The blog of the John S. and James L. Knight Foundation

Feb 07, 2014

6 pro tips on winning the South Florida Knight Arts Challenge

Posted by marika.lynch

Video: From WPBT2 on YouTube

What do you need to win the Knight Arts Challenge?

A great idea, of course! This is an ideas contest, after all, and the readers will base their initial decisions on the project’s merits.

That said, Arts Program Officer Tatiana Hernandez has a few tips on how to make your 150-word application reader-friendly.

1)  Be Clear, Concise and Compelling: These are the three C’s of writing a great Knight Arts Challenge application. We’re not looking for grant speak – that special language that goes into normal grant applications. We want you to write as if you were talking to family and friends. That’s the language that will feel compelling, and help us hear the passion you have for your work. Which leads to tip No. 2….

Challenge winner Lauren Reskin at a Q&A session.

2) Have someone look over your idea: When you think you’re finished writing your 150-word submission, hand it to a co-worker, or even the person behind you in a grocery store. If they understand it, and can get excited about it, you’re ready to go.

3) Create a fun title: Our reviewers will be reading hundreds of applications. A catchy title will set you apart from the get-go.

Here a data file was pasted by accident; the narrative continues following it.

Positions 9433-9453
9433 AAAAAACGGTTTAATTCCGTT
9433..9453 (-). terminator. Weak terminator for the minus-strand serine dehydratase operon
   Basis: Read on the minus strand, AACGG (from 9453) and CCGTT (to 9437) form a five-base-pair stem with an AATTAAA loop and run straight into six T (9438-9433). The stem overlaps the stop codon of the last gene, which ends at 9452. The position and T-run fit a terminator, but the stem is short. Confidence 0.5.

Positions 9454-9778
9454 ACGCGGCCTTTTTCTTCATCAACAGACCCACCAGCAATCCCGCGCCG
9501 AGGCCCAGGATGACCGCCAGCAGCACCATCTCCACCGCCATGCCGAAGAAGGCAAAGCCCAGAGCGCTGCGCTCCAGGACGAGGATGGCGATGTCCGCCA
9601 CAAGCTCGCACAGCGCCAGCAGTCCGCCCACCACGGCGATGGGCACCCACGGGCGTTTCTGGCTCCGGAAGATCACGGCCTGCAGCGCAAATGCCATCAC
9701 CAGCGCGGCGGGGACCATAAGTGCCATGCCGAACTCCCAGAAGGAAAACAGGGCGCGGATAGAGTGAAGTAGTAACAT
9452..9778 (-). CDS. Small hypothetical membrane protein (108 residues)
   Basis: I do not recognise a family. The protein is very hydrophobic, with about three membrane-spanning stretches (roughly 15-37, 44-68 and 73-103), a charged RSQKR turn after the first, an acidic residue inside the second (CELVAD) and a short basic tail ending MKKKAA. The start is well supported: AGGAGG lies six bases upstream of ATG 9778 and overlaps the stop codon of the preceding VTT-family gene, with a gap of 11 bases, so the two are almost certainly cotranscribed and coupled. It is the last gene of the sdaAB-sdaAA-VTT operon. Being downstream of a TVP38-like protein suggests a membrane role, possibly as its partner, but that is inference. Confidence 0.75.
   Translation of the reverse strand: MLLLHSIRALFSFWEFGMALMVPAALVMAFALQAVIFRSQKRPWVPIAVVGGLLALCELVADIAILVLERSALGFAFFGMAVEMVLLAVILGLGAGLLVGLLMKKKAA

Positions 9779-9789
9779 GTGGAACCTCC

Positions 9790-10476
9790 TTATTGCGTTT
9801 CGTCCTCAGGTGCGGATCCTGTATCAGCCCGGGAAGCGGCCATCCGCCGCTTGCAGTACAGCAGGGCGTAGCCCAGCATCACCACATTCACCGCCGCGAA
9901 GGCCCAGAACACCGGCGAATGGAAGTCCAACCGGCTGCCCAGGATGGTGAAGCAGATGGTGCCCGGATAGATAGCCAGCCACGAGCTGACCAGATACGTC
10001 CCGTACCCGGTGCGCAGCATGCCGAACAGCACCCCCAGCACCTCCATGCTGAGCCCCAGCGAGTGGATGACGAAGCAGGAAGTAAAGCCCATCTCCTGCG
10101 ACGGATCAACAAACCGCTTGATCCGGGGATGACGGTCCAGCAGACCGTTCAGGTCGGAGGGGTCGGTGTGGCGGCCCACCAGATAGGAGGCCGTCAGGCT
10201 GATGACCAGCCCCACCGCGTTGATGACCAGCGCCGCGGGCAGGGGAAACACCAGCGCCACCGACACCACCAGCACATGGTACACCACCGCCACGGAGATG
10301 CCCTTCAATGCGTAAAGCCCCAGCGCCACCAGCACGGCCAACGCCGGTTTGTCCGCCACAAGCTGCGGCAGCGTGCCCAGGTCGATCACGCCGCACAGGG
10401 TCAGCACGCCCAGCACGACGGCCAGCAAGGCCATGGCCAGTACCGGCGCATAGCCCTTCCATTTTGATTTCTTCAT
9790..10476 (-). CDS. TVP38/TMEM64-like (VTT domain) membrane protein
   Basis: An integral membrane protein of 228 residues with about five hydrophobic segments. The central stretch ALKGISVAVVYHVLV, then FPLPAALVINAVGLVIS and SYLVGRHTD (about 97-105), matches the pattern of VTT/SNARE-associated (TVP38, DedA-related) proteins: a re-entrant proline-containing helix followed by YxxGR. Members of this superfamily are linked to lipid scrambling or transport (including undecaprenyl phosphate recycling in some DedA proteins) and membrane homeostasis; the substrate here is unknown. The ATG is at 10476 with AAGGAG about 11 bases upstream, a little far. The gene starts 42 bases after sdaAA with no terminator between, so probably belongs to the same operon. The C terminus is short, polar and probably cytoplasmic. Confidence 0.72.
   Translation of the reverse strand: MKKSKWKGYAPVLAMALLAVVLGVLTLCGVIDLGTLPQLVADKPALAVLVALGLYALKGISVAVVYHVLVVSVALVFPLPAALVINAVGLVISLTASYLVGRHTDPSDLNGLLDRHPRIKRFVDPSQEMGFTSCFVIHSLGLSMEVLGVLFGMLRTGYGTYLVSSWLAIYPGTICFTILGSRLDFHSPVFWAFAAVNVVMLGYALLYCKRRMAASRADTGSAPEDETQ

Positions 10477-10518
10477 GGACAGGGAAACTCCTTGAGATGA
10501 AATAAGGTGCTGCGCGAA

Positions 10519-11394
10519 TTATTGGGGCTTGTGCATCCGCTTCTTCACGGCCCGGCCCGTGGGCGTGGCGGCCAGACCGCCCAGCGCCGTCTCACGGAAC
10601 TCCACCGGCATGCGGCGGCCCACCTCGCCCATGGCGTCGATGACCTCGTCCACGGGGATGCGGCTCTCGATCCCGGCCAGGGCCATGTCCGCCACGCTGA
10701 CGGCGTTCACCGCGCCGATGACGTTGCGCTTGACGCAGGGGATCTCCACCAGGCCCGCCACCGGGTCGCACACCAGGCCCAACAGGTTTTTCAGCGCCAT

4) Don’t worry about the matching funds – at least not yet: In this initial part of the application, we don’t even need or want to know how much money you will be asking for. This phase is purely about the idea. If you’re selected as a finalist, you’ll need to fill out a full proposal that talks about how you plan to raise matching funds. Truth is, most of our winners over six years and three cities have found matching funds. Don’t let that concern inhibit your creativity.

5) You can apply multiple times in one year, but it won’t necessarily help you: Submitting several applications is fine, but don’t go overboard. Readers eyes glaze over after five submissions from the same person or team. Send in your best ideas, not all.

6) Apply early: It’s best to have the readers see your application with fresh eyes, so that you’re early in the stack, not among the last.

Knight Foundation has been hosting community Q&As around South Florida; there are two left next week in the Florida Keys and at Florida International University in West Dade. If you can’t make it in person, you can watch the video of the presentation above, thanks to WPBT2.

Don’t forget to apply by Feb. 24 here at Best of luck!




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